Rick, you are unquestionably one of the best, if not the best, sportswriters of our day. I enjoy your column for its humor, poignancy and occasional provocativeness.
However, you have somehow missed it with this one. As a father of four children (two boys, two girls) who are close in age, I regularly have to remind my sons that boys and girls are different, and that there are certain things they can do with each other (like wrestle) that they can't do with their sisters. I try to teach them that there is a certain way to treat women, a way that honors, respects and protects them.
I have to believe that you have taught your sons similar things -- or am I mistaken there?
If we teach teenage boys that there isn't any difference between male and female, and that it is fine to treat a girl just like they would a boy, than they will -- not only on the wrestling mat, but in the real world as well. And is that what we want?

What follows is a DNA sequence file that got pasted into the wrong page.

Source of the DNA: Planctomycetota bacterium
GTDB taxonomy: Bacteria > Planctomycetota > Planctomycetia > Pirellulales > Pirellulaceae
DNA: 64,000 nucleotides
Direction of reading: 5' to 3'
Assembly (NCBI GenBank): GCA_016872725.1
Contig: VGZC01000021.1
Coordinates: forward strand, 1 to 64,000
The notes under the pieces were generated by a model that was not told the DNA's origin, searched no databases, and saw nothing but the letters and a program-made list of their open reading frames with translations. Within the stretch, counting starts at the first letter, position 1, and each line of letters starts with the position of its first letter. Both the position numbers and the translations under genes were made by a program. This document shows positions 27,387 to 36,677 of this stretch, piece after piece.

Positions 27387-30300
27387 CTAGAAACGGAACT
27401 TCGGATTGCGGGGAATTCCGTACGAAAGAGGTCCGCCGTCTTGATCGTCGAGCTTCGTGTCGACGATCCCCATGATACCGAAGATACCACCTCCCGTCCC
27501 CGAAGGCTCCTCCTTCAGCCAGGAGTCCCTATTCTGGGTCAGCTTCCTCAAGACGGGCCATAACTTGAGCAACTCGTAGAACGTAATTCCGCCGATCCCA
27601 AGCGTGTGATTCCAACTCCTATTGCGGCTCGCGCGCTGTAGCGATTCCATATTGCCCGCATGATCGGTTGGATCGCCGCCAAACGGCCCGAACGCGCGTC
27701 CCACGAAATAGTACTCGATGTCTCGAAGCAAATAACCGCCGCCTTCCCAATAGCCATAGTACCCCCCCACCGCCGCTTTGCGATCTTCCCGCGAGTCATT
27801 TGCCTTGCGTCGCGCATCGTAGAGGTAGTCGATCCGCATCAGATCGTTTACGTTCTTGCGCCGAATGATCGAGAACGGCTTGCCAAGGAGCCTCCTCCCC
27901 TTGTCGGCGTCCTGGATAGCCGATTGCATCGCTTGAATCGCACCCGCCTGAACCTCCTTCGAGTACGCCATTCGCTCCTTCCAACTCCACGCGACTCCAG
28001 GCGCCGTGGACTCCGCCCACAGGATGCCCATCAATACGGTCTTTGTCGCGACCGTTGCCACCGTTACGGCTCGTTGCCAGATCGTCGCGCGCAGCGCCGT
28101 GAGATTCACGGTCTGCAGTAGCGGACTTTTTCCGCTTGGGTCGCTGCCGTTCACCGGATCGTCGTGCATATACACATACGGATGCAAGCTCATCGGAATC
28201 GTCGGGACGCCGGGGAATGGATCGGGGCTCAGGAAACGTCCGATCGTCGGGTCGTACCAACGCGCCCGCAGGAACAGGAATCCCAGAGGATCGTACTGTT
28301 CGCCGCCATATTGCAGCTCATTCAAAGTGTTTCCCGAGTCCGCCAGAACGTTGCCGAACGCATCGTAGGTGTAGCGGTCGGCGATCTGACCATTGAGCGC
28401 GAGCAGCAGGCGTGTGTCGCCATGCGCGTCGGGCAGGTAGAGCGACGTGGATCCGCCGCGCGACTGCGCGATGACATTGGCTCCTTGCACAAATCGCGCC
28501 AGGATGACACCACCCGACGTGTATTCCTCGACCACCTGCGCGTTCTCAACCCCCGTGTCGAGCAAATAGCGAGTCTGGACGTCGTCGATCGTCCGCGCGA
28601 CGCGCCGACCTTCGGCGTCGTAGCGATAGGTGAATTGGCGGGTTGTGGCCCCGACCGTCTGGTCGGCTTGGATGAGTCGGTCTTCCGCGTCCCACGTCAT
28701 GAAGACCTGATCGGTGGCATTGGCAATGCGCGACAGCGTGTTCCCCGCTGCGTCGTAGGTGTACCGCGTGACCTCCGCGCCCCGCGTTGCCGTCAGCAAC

I, for one, don't want my daughters treated the way that my friends treated me, in high school, college, or yesterday for that matter.
You see, when we do recognize that there is a difference we are actually honoring womanhood. When we try to make everything the same we do just the opposite.
You take some shots at Joel Northrup's parents here -- but why? Because they are trying to teach him to honor and respect females? Come on, Rick, you can do better than that.
And oh, by the way, the magazine that you used to write for (SI) makes a lot of money every February by showing the world that there is a big difference between male and female.